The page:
Forgive myself. Something I have learned in this past year is to recognise when I need to forgive myself. Often, these times will masquerade as extreme tiredness, or my being unpredictable, distracted, being totally over-the-top, going into myself, not being able to make a decision, and most tellingly, not being able to be fully engrossed in whatever is in front of me. When I get down to the heart of it, it is often a time when I need to tell myself that I forgive myself. I forgive myself that I couldn’t respond to a student in the perfect manner today; I will try and reconnect tomorrow. I forgive myself that I have no energy for my family, I will try and rest so that I am better value over the weekend. I forgive myself the frustration I feel with a colleague because I am on track and they are out of kilter, and it has knocked me off my strong, steady path. I forgive myself that I did not speak up when I had the opportunity, let me make a time to have that conversation, and let me prepare for it. I am not perfect. But I can always try again.
Forgiveness is a skill. Forgiveness is a skill that I would like to continue practising. The more I look gently and tenderly at things which upset, frustrate, or anger me, the more I exercise the muscle which connects me to love and forgiveness. Forgiveness, for all its intangibles, requires the ability to think about a situation from every angle, applying compassion where it would be easier to dismiss. One thing I’d like to do differently to strengthen this conversation with myself is to reach out to friends and family to help me tease out the different viewpoints. What I cannot see, they might be able to lovingly and safely bring to my attention so that I’m not attempting to do the impossible on my own.
Forgiveness takes time. You can’t just figure out forgiveness like you can a maths problem, as satisfying as that would be. Forgiveness is like picking up the threads of the impossible fabric from where you left off, and continuing to weave understanding. As you travel through life and get older, wiser, and collect new experiences, this helps in building your repertoire of skills and understandings to forgive. Allow time. Press pause. Go run around and be human. Then come back to the hard work.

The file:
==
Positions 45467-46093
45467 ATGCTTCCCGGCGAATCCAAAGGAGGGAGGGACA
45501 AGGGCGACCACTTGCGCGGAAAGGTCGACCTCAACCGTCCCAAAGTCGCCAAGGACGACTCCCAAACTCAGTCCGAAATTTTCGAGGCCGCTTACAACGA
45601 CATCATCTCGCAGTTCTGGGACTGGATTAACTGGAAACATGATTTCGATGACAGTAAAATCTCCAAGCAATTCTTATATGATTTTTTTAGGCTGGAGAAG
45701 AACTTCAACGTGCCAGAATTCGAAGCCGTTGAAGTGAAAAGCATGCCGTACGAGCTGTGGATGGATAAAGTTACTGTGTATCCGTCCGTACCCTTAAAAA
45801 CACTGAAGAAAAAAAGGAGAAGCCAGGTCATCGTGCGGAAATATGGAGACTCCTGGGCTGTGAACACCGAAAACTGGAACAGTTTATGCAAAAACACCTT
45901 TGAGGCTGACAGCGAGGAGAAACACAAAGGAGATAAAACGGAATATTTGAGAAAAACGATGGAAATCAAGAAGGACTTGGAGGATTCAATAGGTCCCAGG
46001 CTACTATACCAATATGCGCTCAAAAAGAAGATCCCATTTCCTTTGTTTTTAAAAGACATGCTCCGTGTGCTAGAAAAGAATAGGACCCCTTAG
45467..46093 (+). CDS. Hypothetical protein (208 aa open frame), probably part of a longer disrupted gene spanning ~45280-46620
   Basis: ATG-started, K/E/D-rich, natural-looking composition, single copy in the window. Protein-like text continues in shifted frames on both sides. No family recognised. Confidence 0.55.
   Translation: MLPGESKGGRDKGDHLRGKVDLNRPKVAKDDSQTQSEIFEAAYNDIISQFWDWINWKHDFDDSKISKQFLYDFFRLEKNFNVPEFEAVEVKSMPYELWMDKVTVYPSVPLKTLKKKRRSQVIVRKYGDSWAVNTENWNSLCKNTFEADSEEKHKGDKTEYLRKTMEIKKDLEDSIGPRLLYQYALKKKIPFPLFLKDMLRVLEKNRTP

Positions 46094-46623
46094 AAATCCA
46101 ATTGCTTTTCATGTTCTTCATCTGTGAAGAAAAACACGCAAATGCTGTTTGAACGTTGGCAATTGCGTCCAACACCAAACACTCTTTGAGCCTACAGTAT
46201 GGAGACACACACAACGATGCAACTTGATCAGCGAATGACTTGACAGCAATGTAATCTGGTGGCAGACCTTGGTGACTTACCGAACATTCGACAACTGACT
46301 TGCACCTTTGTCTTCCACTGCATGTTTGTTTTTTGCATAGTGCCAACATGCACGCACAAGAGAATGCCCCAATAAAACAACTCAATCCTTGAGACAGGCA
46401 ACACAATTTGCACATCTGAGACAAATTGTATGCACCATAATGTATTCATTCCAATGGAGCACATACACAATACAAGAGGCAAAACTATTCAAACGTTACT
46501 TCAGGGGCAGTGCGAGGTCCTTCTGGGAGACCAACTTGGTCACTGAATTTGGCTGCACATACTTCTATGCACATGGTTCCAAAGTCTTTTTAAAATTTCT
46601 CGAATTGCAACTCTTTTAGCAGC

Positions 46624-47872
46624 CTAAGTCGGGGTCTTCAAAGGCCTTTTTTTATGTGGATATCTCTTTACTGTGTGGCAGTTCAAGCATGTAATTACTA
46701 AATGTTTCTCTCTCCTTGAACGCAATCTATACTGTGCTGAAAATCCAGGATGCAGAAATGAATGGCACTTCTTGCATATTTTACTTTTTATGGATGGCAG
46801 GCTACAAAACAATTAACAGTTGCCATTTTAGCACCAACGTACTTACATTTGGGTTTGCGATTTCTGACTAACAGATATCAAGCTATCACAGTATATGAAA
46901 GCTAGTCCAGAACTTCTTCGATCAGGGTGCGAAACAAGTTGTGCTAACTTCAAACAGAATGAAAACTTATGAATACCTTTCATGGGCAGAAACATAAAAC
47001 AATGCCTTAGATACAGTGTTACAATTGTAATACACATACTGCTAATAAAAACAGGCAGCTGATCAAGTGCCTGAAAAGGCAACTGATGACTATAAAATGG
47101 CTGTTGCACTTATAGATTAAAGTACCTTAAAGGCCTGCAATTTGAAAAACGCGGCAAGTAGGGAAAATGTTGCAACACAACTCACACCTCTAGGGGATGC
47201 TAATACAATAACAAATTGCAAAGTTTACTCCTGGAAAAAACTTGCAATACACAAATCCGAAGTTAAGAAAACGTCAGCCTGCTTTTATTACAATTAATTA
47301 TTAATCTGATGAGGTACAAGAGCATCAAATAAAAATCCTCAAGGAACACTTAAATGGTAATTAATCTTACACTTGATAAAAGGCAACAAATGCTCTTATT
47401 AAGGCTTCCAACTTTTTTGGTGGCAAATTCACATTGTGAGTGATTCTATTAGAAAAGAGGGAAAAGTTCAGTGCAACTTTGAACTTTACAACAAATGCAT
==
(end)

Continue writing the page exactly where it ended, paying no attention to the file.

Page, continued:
Quiet, considered words are powerful. Forgiveness is rarely overt or loud, and requires some degree of stretching to reach a new understanding. If you cannot forgive at an exact moment in time, that is okay. Aim for being authentic and accurate. Quiet, considered words spoken with truth and accuracy are far more powerful than throwing down a careless and flippant apology or acceptance of something when you really don’t feel it. Because the mind and heart keep score, and it’s your job to know yourself well enough that you can understand what is true and accurate for you.
Forgiveness is love. Forgiveness is love in its purest form. It cannot be measured or extracted, it is given. So, let me remember to consider this first for myself, then those most important to me, then everyone I have contact with in my life. Let me strive to be accurate, authentic, compassionate and honest, straddling the line between compassion and integrity. Let me make decisions on how I will act based on my own morals. And let me understand when to hold fast, and when to let go. Let me do so in the highest integrity, compassion and love.